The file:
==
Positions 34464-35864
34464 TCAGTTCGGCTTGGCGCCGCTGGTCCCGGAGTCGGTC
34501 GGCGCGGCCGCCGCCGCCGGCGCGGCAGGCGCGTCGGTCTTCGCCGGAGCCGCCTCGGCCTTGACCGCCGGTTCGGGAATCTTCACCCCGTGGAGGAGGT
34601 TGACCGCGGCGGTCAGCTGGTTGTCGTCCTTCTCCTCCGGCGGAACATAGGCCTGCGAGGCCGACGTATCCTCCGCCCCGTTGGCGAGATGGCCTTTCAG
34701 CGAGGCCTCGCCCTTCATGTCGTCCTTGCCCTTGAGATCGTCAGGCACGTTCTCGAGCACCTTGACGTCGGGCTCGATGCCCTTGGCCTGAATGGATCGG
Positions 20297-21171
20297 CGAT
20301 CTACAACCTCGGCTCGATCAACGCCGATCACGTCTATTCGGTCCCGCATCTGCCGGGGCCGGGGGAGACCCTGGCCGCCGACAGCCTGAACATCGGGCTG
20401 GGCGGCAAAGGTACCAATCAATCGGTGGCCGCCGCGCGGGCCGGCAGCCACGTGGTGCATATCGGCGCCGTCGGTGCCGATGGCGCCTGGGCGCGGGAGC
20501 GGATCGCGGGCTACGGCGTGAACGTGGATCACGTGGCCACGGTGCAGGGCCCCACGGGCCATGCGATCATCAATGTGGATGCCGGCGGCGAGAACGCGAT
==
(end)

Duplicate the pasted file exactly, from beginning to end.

Positions 34464-35864
34464 TCAGTTCGGCTTGGCGCCGCTGGTCCCGGAGTCGGTC
34501 GGCGCGGCCGCCGCCGCCGGCGCGGCAGGCGCGTCGGTCTTCGCCGGAGCCGCCTCGGCCTTGACCGCCGGTTCGGGAATCTTCACCCCGTGGAGGAGGT
34601 TGACCGCGGCGGTCAGCTGGTTGTCGTCCTTCTCCTCCGGCGGAACATAGGCCTGCGAGGCCGACGTATCCTCCGCCCCGTTGGCGAGATGGCCTTTCAG
34701 CGAGGCCTCGCCCTTCATGTCGTCCTTGCCCTTGAGATCGTCAGGCACGTTCTCGAGCACCTTGACGTCGGGCTCGATGCCCTTGGCCTGAATGGATCGG
Positions 20297-21171
20297 CGAT
20301 CTACAACCTCGGCTCGATCAACGCCGATCACGTCTATTCGGTCCCGCATCTGCCGGGGCCGGGGGAGACCCTGGCCGCCGACAGCCTGAACATCGGGCTG
20401 GGCGGCAAAGGTACCAATCAATCGGTGGCCGCCGCGCGGGCCGGCAGCCACGTGGTGCATATCGGCGCCGTCGGTGCCGATGGCGCCTGGGCGCGGGAGC
20501 GGATCGCGGGCTACGGCGTGAACGTGGATCACGTGGCCACGGTGCAGGGCCCCACGGGCCATGCGATCATCAATGTGGATGCCGGCGGCGAGAACGCGAT